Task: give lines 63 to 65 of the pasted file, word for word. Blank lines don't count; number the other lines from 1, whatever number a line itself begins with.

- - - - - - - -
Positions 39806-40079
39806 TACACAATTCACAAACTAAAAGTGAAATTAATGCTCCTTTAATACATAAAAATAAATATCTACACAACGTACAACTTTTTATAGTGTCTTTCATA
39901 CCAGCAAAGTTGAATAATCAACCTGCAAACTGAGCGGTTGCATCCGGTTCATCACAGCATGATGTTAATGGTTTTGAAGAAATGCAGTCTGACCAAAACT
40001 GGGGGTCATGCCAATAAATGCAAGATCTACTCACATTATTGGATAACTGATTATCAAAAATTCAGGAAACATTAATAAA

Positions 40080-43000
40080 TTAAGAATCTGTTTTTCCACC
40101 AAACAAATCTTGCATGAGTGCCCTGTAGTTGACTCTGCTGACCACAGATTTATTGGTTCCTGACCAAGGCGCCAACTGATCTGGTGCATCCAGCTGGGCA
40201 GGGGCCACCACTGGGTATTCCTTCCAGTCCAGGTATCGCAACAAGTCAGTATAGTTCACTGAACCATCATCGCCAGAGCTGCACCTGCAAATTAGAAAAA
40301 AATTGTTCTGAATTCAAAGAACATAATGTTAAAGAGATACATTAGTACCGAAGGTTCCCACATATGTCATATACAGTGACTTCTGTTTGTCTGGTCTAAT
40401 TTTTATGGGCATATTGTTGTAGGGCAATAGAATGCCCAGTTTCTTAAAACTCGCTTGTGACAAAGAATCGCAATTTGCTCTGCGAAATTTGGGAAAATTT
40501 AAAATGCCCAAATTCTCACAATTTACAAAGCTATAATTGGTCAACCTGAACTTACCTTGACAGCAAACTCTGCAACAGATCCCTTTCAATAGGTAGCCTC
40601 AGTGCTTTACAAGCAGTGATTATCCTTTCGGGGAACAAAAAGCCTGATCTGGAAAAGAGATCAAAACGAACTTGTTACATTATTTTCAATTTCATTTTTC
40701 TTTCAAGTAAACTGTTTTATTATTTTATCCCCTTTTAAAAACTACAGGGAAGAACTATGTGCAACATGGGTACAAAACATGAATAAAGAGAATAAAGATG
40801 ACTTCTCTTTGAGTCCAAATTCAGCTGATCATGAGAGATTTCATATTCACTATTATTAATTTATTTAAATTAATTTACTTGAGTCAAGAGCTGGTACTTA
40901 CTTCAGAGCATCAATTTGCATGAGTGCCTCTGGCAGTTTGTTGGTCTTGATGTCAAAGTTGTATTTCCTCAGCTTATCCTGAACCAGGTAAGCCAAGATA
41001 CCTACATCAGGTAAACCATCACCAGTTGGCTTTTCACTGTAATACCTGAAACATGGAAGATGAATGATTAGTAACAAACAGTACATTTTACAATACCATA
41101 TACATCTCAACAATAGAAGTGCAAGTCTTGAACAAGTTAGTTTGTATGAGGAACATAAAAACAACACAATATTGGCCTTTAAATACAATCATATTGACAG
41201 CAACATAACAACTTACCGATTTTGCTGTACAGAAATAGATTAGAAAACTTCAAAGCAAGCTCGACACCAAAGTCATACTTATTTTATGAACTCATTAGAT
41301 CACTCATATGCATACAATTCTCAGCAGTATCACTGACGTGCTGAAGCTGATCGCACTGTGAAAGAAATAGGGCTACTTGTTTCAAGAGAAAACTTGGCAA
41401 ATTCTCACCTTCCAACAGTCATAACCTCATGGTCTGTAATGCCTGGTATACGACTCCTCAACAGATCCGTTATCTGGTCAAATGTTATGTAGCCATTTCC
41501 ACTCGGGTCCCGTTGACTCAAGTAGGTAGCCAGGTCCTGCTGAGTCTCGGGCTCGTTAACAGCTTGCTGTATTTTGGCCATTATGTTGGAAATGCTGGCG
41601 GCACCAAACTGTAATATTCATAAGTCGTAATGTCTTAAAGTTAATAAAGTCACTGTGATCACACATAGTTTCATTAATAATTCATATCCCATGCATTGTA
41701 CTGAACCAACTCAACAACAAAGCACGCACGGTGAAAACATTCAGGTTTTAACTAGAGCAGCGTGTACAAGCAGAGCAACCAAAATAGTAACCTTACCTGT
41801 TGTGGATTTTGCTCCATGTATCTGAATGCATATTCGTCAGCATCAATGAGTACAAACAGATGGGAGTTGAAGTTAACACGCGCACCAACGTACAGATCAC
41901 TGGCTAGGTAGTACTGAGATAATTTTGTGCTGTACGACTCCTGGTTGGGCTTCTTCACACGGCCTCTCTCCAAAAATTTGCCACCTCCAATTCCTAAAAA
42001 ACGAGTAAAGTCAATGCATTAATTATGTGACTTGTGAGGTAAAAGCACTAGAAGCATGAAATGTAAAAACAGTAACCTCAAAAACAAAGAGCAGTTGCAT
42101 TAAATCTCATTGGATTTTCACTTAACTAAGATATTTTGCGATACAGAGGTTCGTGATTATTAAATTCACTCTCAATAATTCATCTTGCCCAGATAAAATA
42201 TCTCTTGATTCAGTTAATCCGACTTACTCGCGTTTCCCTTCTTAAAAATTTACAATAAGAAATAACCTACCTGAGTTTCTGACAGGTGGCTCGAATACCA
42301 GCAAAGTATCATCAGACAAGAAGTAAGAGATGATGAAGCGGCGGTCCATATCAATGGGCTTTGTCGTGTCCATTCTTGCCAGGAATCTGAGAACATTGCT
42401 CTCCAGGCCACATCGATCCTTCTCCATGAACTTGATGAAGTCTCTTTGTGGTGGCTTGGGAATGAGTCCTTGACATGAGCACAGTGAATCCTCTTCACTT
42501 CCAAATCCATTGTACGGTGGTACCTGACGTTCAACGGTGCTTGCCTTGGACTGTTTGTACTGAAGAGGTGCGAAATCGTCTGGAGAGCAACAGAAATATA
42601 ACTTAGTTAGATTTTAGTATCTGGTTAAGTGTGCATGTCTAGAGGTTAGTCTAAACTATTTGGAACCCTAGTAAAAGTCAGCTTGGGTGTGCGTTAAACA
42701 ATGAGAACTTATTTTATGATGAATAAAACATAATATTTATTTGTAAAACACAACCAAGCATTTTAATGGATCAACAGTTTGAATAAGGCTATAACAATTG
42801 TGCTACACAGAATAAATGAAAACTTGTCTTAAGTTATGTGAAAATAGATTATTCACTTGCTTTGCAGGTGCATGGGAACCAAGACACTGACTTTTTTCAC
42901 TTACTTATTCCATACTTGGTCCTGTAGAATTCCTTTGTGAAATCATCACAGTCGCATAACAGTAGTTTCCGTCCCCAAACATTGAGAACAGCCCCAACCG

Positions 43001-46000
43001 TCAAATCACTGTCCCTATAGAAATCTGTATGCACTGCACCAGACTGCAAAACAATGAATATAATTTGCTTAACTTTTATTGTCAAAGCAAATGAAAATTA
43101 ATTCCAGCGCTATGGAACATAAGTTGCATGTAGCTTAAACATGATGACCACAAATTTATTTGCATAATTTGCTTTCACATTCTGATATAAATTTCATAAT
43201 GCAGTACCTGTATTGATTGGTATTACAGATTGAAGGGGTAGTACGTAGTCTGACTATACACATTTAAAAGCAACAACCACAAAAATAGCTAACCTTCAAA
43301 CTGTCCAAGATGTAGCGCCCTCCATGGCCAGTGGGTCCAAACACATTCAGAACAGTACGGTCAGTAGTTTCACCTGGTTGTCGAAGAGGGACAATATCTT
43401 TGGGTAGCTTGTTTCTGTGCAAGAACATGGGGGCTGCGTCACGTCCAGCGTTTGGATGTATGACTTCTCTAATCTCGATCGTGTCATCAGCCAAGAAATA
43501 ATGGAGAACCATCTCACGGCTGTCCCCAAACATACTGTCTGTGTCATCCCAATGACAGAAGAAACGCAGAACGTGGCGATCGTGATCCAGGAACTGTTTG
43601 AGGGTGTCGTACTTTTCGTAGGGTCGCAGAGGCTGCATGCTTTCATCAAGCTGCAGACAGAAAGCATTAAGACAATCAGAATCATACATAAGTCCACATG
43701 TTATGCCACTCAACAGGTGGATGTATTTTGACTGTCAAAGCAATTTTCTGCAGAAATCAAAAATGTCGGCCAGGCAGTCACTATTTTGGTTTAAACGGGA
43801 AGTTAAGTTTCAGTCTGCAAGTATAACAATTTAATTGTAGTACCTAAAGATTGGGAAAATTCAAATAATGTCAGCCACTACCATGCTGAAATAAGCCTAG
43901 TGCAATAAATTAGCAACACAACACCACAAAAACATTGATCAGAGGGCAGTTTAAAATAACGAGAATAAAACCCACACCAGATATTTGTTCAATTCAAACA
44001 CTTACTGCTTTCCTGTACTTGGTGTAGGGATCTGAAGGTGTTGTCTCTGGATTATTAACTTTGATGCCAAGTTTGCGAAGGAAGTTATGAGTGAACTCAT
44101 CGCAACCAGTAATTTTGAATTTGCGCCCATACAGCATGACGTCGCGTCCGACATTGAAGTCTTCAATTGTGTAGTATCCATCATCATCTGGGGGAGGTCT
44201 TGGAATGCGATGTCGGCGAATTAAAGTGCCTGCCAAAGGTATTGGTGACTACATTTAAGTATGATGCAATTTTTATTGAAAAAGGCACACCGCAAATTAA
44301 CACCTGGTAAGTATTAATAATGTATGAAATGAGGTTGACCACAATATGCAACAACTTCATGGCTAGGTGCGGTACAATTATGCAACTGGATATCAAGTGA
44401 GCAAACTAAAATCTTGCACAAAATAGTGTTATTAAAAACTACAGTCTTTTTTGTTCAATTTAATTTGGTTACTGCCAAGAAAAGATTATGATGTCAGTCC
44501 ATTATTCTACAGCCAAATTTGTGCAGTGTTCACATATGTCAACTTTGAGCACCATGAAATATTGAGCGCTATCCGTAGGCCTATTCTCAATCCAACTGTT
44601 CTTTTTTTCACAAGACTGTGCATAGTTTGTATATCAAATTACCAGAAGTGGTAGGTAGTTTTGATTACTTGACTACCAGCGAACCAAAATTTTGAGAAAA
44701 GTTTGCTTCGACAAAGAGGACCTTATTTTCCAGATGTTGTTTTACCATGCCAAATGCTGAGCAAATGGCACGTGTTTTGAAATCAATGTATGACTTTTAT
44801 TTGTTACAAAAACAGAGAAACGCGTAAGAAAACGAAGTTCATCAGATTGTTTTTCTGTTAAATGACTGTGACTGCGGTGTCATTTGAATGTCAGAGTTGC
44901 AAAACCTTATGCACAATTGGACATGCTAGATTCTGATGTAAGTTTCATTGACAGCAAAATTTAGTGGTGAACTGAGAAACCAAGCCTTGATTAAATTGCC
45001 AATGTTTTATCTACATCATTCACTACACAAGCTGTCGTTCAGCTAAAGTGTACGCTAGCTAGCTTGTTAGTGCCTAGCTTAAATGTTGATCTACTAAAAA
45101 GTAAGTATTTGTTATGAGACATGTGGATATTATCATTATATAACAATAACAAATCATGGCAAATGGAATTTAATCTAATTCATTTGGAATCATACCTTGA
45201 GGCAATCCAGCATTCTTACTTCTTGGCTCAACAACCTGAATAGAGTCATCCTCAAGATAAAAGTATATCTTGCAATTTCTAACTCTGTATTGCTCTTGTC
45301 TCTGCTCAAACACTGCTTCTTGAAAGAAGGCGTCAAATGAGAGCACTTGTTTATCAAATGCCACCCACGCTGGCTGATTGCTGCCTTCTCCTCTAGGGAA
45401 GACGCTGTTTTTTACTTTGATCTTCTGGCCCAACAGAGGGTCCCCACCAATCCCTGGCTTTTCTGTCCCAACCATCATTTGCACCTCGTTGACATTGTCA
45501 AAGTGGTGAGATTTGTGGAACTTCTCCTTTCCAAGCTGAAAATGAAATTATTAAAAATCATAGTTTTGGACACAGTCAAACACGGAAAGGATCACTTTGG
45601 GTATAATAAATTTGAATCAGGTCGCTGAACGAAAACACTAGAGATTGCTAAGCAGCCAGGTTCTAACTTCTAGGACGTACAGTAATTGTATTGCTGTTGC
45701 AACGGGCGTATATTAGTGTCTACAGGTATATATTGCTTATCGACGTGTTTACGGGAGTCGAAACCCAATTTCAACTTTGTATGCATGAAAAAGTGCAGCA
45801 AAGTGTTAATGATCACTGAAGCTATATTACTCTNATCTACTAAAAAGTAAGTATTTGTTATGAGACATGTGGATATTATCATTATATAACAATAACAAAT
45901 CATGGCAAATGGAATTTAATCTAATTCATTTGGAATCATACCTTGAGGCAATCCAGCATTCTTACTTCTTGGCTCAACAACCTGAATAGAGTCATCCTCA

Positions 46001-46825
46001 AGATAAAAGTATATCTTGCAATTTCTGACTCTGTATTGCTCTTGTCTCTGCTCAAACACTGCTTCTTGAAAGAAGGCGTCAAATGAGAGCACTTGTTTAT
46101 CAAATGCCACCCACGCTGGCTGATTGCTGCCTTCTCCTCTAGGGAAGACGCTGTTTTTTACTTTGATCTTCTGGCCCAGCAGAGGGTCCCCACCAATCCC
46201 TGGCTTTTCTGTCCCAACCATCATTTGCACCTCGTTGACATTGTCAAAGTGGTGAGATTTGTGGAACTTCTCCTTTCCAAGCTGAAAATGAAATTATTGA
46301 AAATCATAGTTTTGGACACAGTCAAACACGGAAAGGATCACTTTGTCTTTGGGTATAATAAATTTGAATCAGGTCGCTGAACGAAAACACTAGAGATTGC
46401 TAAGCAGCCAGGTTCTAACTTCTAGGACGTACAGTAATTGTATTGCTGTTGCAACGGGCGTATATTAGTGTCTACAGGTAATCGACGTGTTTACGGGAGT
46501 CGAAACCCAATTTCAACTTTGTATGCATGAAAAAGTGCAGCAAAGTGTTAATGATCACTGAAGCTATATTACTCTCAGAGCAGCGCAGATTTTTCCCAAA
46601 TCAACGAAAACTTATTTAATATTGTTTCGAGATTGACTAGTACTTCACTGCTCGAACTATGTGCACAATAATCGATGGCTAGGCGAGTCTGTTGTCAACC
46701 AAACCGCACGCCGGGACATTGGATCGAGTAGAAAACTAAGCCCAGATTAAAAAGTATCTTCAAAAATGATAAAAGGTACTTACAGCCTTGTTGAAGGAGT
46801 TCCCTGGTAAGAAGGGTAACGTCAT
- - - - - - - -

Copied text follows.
45601 GTATAATAAATTTGAATCAGGTCGCTGAACGAAAACACTAGAGATTGCTAAGCAGCCAGGTTCTAACTTCTAGGACGTACAGTAATTGTATTGCTGTTGC
45701 AACGGGCGTATATTAGTGTCTACAGGTATATATTGCTTATCGACGTGTTTACGGGAGTCGAAACCCAATTTCAACTTTGTATGCATGAAAAAGTGCAGCA
45801 AAGTGTTAATGATCACTGAAGCTATATTACTCTNATCTACTAAAAAGTAAGTATTTGTTATGAGACATGTGGATATTATCATTATATAACAATAACAAAT